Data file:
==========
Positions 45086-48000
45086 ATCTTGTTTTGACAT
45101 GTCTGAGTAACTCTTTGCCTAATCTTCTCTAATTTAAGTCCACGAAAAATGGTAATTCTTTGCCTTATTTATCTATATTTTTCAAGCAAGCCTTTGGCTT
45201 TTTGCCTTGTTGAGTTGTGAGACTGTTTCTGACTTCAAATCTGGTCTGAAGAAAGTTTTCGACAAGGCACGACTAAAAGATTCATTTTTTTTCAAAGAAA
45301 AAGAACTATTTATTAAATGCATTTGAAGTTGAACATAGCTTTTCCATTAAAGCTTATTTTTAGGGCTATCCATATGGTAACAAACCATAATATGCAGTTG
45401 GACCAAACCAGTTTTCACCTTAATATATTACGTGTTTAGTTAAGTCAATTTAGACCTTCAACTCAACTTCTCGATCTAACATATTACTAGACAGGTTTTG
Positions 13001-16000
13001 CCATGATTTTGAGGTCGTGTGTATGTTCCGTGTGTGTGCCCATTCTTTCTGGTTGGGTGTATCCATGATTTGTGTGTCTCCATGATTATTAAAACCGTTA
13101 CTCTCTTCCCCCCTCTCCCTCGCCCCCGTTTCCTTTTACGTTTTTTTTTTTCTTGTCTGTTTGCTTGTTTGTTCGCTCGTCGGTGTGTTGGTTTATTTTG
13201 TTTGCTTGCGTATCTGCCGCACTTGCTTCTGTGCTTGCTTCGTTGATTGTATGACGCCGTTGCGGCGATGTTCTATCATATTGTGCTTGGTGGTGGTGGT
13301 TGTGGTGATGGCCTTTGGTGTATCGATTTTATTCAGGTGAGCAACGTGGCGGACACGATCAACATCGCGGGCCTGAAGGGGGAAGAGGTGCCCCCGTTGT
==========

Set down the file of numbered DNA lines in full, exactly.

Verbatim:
Positions 45086-48000
45086 ATCTTGTTTTGACAT
45101 GTCTGAGTAACTCTTTGCCTAATCTTCTCTAATTTAAGTCCACGAAAAATGGTAATTCTTTGCCTTATTTATCTATATTTTTCAAGCAAGCCTTTGGCTT
45201 TTTGCCTTGTTGAGTTGTGAGACTGTTTCTGACTTCAAATCTGGTCTGAAGAAAGTTTTCGACAAGGCACGACTAAAAGATTCATTTTTTTTCAAAGAAA
45301 AAGAACTATTTATTAAATGCATTTGAAGTTGAACATAGCTTTTCCATTAAAGCTTATTTTTAGGGCTATCCATATGGTAACAAACCATAATATGCAGTTG
45401 GACCAAACCAGTTTTCACCTTAATATATTACGTGTTTAGTTAAGTCAATTTAGACCTTCAACTCAACTTCTCGATCTAACATATTACTAGACAGGTTTTG
Positions 13001-16000
13001 CCATGATTTTGAGGTCGTGTGTATGTTCCGTGTGTGTGCCCATTCTTTCTGGTTGGGTGTATCCATGATTTGTGTGTCTCCATGATTATTAAAACCGTTA
13101 CTCTCTTCCCCCCTCTCCCTCGCCCCCGTTTCCTTTTACGTTTTTTTTTTTCTTGTCTGTTTGCTTGTTTGTTCGCTCGTCGGTGTGTTGGTTTATTTTG
13201 TTTGCTTGCGTATCTGCCGCACTTGCTTCTGTGCTTGCTTCGTTGATTGTATGACGCCGTTGCGGCGATGTTCTATCATATTGTGCTTGGTGGTGGTGGT
13301 TGTGGTGATGGCCTTTGGTGTATCGATTTTATTCAGGTGAGCAACGTGGCGGACACGATCAACATCGCGGGCCTGAAGGGGGAAGAGGTGCCCCCGTTGT